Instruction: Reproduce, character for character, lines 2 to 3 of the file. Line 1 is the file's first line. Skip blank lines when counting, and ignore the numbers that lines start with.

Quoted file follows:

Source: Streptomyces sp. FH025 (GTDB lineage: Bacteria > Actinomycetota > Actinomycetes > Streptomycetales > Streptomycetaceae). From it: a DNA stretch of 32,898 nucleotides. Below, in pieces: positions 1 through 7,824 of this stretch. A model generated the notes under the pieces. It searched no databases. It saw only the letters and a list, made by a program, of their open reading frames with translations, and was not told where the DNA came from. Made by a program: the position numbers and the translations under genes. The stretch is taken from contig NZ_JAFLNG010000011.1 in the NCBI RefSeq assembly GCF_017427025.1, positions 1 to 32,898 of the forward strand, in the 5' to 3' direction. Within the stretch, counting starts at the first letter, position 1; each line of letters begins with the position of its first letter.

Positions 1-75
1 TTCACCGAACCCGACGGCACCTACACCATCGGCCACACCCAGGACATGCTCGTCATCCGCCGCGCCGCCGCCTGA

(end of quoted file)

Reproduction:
Positions 1-75
1 TTCACCGAACCCGACGGCACCTACACCATCGGCCACACCCAGGACATGCTCGTCATCCGCCGCGCCGCCGCCTGA